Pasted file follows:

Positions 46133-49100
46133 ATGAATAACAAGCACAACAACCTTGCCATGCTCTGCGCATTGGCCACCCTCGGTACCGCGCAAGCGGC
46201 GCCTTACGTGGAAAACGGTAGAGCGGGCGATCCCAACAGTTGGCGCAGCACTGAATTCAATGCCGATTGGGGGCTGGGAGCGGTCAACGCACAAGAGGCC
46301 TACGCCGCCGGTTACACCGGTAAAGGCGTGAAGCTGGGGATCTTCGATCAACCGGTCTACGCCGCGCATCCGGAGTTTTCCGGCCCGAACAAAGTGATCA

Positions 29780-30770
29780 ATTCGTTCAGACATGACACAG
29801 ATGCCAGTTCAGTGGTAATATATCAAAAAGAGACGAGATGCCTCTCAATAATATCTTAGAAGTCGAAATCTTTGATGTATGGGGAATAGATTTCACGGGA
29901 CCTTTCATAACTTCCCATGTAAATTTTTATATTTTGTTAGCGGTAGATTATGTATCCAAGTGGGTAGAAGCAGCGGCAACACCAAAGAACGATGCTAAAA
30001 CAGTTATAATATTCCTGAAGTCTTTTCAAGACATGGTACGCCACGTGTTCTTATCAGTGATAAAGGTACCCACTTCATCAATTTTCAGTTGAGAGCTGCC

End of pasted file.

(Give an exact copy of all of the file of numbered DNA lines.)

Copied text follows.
Positions 46133-49100
46133 ATGAATAACAAGCACAACAACCTTGCCATGCTCTGCGCATTGGCCACCCTCGGTACCGCGCAAGCGGC
46201 GCCTTACGTGGAAAACGGTAGAGCGGGCGATCCCAACAGTTGGCGCAGCACTGAATTCAATGCCGATTGGGGGCTGGGAGCGGTCAACGCACAAGAGGCC
46301 TACGCCGCCGGTTACACCGGTAAAGGCGTGAAGCTGGGGATCTTCGATCAACCGGTCTACGCCGCGCATCCGGAGTTTTCCGGCCCGAACAAAGTGATCA

Positions 29780-30770
29780 ATTCGTTCAGACATGACACAG
29801 ATGCCAGTTCAGTGGTAATATATCAAAAAGAGACGAGATGCCTCTCAATAATATCTTAGAAGTCGAAATCTTTGATGTATGGGGAATAGATTTCACGGGA
29901 CCTTTCATAACTTCCCATGTAAATTTTTATATTTTGTTAGCGGTAGATTATGTATCCAAGTGGGTAGAAGCAGCGGCAACACCAAAGAACGATGCTAAAA
30001 CAGTTATAATATTCCTGAAGTCTTTTCAAGACATGGTACGCCACGTGTTCTTATCAGTGATAAAGGTACCCACTTCATCAATTTTCAGTTGAGAGCTGCC